1. To avoid toxoplasmosis, avoid:
a) eating undercooked contaminated meat (especially beef, pork, lamb, venison) or shellfish (e.g. oysters, clams and mussels)
b) eating food that was contaminated by knives, utensils, cutting boards or other foods that had contact with the undercooked contaminated meat or shellfish, or not washing hands thoroughly after handling undercooked contaminated meat or shellfish.
c) drinking unpasteurised goat's milk.
d) accidental eating or drinking contaminants from an infected cat's faeces (e.g. avoid handling cats' litter - ask someone else to clean the litter box, wash hands thoroughly with soap after gardening, wash fruits and vegetables before eating them).
2. To avoid listeriosis, drink only pasteurised or UHT milk, and avoid eating ripened soft cheese (e.g. Camembert, Brie or blue-veined cheese), pate, undercooked food. There had been some listeriosis outbreaks internationally and the risk for infection increases significantly when such cheeses are made from unpasteurised raw milk.
3. To avoid salmonella, avoid eating raw or partially cooked eggs or food that may contain them (e.g. some types of mayonnaise or mousses), and raw or partially cooked meat (e.g. poultry and shellfish).
4. Go generous on fruits and vegetables.
5. Fish is healthy but some health authorities have recommended pregnant women to eat no more than 2 portions of oily fish, such as mackerel or salmon, a week. This is because too much mercury may be found in oily fish which can be harmful to an an unborn baby's development. Also avoid eating more than 2 fresh tuna steaks or 4 medium-sized cans of tuna a week, and avoid eating shark, swordfish or marlin.
6. Advice about alcohol during pregnancy:
a) Knowing what we know today, it is advisable not to drink during pregnancy.
b) An occasional drink earlier in pregnancy probably didn't harm your baby, so you
don't have to worry about it.
c) Even if you only drink socially, a few drinks an evening throughout pregnancy can
interfere with your baby's development.
d) To avoid any possibility of alcohol-related birth defects, any drinking during
pregnancy is probably too much.
7. Limit coffee intake as recent studies show that too much coffee consumption may be associated with an increase in risk of miscarriage. It may be best to avoid coffee as a new study suggests that even up to half a cup of coffee a day may be associated with having low birth weight babies.
8. Tea - There isn't any similar studies with tea but I would generalise the study to include tea as some tea also contain caffeine and we don't really know if it is the caffeine or other constituents in the coffee that is associated with the increased risk of miscarriages.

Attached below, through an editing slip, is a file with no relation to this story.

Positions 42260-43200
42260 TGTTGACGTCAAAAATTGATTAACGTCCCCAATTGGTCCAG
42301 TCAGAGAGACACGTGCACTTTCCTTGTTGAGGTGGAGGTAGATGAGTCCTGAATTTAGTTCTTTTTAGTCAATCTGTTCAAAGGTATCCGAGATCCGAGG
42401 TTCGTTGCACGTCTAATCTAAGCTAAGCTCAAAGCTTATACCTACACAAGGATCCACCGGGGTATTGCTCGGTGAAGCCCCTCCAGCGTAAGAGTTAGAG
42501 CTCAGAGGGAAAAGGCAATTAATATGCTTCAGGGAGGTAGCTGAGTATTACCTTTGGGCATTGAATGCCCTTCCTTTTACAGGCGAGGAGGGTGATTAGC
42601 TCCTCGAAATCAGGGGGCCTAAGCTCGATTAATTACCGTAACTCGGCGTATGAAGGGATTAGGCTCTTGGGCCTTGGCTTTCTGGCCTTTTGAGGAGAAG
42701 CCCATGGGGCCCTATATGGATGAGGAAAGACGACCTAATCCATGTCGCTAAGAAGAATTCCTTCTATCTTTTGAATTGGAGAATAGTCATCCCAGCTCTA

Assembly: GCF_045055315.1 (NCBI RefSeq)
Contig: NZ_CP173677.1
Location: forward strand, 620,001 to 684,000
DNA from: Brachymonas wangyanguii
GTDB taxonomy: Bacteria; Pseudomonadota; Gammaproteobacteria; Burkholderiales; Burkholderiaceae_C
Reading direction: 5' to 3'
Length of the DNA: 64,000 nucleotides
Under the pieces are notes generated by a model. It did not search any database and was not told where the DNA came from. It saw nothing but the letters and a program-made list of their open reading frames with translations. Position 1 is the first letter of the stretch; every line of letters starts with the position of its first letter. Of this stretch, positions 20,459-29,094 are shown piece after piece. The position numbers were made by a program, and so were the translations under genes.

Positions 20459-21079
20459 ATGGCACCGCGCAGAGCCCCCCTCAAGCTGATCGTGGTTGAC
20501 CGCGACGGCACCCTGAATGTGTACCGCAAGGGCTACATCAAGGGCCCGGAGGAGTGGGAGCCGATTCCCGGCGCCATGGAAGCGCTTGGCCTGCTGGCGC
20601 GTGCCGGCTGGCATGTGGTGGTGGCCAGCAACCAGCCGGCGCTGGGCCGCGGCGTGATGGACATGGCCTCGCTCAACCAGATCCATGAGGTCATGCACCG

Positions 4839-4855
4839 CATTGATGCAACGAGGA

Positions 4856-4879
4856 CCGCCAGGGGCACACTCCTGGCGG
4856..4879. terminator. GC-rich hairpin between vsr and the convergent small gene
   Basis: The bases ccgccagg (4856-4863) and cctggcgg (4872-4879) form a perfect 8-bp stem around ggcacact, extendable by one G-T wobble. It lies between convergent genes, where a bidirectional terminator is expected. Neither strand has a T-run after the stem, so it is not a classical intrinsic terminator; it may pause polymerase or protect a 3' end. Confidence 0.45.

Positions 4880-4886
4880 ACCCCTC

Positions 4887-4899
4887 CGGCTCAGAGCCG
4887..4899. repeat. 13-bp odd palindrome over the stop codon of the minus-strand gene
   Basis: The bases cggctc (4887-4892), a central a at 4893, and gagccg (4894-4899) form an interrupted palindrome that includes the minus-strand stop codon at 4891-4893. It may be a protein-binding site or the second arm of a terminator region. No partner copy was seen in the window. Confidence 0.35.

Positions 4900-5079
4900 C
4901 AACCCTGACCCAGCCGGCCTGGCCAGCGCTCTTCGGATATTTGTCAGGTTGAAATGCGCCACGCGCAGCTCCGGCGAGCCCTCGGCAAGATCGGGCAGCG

Read Patient information leaflet on healthy eating and supplements in pregnancy
Supplements 1. Folic acid 400-800 micrograms (or 0.4-0.8 mg) every morning - this reduces the risk of fetal brain and spinal abnormalities e.g. anencephaly and spina bifida.
2. Multivitamins containing iron, calcium supplements and vitamin D supplements - I generally avoid these till after 12 weeks as they may exacerbate nausea and vomiting which is rather common during the first trimester.
3. DHA supplements - These are now quite popularly taken during pregnancy as DHA is an important constituent of the brain and the retina, and is thought to be useful for the development of the brain and retina in the fetus. I normally start on this from 12 weeks gestation.
Habits 1. Avoid smoking.
2. Avoid certain medications - tell the GP that you are pregnant.
3. Eat well - You may have to modify your meals to small frequent meals and actively avoid smells or foods that may cause you to have more nausea and vomiting during this period.
4. Have regular physical activity 3-5 times a week - brisk walking and swimming are some good activities.
5. Sexual intercourse - in general, sexual intercourse does not cause complications unless there are risk factors e.g. bleeding during pregnancy, a low-lying placenta, high risk for preterm labour.
When to see the doctor 1. Have an ultrasound scan at about 6-7 weeks - this is to date the pregnancy accurately, to determine if it is one or more babies, and to confirm that the pregnancy is within the uterus (and not an ectopic pregnancy).
2. Inform the doctor of any family history of children with disabilities / genetic diseases, vaginal bleeding and/or abdominal pain.